Competitive robotics at Jefferson Middle School
Coach: Ms. Kate McKenzie firstname.lastname@example.org
We will have at least two extracurricular FLL teams this year. There is not a LEGO robotics STEAM class this year, so we will only meet outside of school hours.
Students interested in participating should come to the first weeks of practice and see if it's a good fit. If you are sure you want to be on a team, fill out this application form and turn it in to Ms. McKenzie.
Google Doc: JMS Robotics application (you can print it OR make a copy to your own Drive folder and fill it out, then print it or send me a link to it.
Expectations for participation
Because this is a competitive team, we expect students to make a commitment to participating at the same level they would for an athletic team.
- Students will attend all meetings after school. We will meet on B days from 2:45 - 4:05, except Fridays. The Activity Bus leaves JMS at 4:15. Students must sign up for the activity bus each day that they stay. (This means we'll be meeting Monday/Wednesday and Tues/Thurs on alternate weeks.
- Students will attend the Columbia FLL tournament (date TBA, but I think it will be a Saturday in December)
- Students will attend three Saturday morning practice sessions in the weeks prior to the tournament.
- Students will fully participate in all aspects of FLL -- robot design, strategy & programming, and the Innovation Challenge project.
- Students will honor the Core Values of FIRST and GRIP behavior standards of JMS.
- Students must maintain at least a C average in all classes to remain on the team.
FIRST Robotics is a global nonprofit that runs robotics competitions at all levels for students ages 5 - 18. You can learn more about the whole program here: www.firstinspires.org
FIRST LEGO League (FLL) (6th-8th grade)
FLL uses LEGO Mindstorms EV3 or SPIKE Prime robotics and has a heavy emphasis on developing soft skills such as teamwork, project/time management, research skills, public speaking and group communication. Students build and program autonomous robots to navigate a game field and perform tasks. They also research a real-world problem related to the theme for the season and propose a well thought out and innovative solution.
At the tournament, they compete all day with other teams in the robot game, and also go before a panel of judges to present their research project solution, their robot design and strategy, and talk about their teamwork. The top teams will advance from a local tournament to a state tournament.
Teams are allowed no more than 10 members under FIRST rules.
To learn more about FLL, watch this YouTube video: About FIRST LEGO League
FIRST Tech Challenge (8th grade)
FTC has greater emphasis on technical skills and the engineering design process. Students use industrial-style parts to build a robot that is both autonomous and remote controlled. They generate an engineering design notebook showing all their work and design process, which they then present to judges. Students must already have good teamwork skills for this competition because the build process is much more intense and technically demanding.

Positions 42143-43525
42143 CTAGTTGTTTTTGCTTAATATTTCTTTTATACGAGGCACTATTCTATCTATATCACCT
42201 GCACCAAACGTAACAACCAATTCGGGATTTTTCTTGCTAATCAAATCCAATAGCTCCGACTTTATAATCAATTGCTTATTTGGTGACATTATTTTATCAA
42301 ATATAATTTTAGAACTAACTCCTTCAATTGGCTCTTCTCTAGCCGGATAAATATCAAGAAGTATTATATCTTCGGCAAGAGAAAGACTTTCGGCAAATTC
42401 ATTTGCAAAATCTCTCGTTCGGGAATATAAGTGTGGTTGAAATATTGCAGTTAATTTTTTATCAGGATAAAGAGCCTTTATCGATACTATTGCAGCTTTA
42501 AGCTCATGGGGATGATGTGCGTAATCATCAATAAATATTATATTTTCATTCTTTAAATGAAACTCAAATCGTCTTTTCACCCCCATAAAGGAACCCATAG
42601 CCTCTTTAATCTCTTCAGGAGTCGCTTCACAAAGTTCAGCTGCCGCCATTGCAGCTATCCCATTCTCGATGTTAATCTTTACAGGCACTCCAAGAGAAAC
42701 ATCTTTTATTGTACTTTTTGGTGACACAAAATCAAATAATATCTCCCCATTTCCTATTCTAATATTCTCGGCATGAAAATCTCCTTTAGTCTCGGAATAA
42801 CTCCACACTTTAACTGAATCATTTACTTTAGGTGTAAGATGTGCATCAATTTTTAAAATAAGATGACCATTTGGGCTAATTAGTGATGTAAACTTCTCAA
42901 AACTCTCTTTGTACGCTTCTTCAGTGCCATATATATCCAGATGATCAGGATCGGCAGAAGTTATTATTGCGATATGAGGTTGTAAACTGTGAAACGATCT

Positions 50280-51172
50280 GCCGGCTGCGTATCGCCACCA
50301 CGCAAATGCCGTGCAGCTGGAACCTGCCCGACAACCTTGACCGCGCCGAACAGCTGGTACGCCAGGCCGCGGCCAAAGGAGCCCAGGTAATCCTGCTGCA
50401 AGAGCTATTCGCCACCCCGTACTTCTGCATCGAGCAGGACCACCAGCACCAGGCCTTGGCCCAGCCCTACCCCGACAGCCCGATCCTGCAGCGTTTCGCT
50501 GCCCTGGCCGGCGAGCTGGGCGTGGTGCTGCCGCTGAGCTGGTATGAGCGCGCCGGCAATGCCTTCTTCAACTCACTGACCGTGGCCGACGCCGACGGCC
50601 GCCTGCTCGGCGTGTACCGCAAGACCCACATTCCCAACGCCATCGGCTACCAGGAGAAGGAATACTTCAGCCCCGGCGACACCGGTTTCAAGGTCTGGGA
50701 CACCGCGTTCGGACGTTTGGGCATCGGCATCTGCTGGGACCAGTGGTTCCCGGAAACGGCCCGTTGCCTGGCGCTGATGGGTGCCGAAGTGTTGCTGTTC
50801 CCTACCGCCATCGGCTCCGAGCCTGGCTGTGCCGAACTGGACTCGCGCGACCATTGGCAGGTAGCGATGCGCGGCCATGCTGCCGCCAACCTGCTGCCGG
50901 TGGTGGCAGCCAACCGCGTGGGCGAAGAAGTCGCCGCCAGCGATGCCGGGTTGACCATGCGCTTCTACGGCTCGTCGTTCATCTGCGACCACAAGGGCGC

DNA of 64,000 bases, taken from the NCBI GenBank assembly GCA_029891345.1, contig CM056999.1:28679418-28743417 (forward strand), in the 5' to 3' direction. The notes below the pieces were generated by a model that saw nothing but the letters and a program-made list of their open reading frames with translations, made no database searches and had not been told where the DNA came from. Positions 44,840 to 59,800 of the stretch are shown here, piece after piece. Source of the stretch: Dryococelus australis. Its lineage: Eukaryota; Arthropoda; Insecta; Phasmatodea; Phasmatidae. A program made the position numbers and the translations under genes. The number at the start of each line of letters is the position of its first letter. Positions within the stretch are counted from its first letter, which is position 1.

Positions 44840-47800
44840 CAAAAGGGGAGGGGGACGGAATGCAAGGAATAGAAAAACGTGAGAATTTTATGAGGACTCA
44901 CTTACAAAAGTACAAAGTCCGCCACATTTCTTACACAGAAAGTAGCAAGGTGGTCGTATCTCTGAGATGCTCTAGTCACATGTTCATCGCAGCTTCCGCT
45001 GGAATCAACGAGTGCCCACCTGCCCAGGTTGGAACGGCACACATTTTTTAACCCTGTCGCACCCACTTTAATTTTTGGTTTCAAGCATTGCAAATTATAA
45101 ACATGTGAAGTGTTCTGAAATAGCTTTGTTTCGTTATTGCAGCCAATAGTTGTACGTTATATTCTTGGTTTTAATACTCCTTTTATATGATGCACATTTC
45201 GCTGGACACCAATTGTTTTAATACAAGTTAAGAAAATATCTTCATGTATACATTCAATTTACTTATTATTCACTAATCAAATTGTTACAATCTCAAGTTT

Two MU engineering students come to meetings every week to mentor the team with robot design, building and programming. FTC teams are allowed no more than 12 members under FIRST rules.
To learn more about FTC, watch this YouTube video: What is First Tech Challenge?
Robotics is an expensive activity. It costs about $1600 per team per season. The JMS STEAM fund covers team registration but Ms. McKenzie applies for grants and accepts donations to cover the other costs, such as upgrading robots, team t-shirts, project materials and snacks for meetings. If we have to travel for a tournament, parents will be asked to provide transportation and supervision.
I am looking for a business to sponsor our teams! If you know of a Columbia company that would like to be recognized for supporting educational robotics with their name on our t-shirts oodles of appreciation, please help me connect with them.
Robotics begins meeting the week of Sept. 6.
FLL team members will be determined by Oct 1.
We will meet every B day after school in room 042 from 2:45 - 4:05. Students can ride the activity bus home or arrange parent pickup. In October, meetings may start going until 4:30 or 5.
As we approach the tournament date, we will add additional weekday work sessions and some Saturday morning work sessions.
FTC game release is in mid-September. We will start working on the robot late-September. The meeting schedule may change based on the availability of our MU Engineering student mentors.
FTC competition consists of two "qualifying meets" with other teams, and a tournament. They meets will probably be in November or December and the tournament is in late January or February. (A lot has changed this year with the regional competition structure, so there is a little uncertainty.)
Benefits -- Why join a robotics team?
Competitive robotics brings together many skills that lead to success in life and careers. Students learn many technical skills, design process thinking, teamwork skills, time management and how to succeed under pressure, fail gracefully and learn from mistakes. Universities and employers recognize the benefits of competitive robotics. FIRST participants are eligible for more than $3 million in college scholarships given to high school seniors every year. Employers such as Boeing, 3M, National Instruments, Honeywell and Disney are all sponsors of FIRST programs because they recognize the workforce value of all the technical and soft skills that FIRST teaches.
JMS robotics teams are sponsored by these generous organizations:
Columbia STEM Alliance https://columbiastemalliance.com/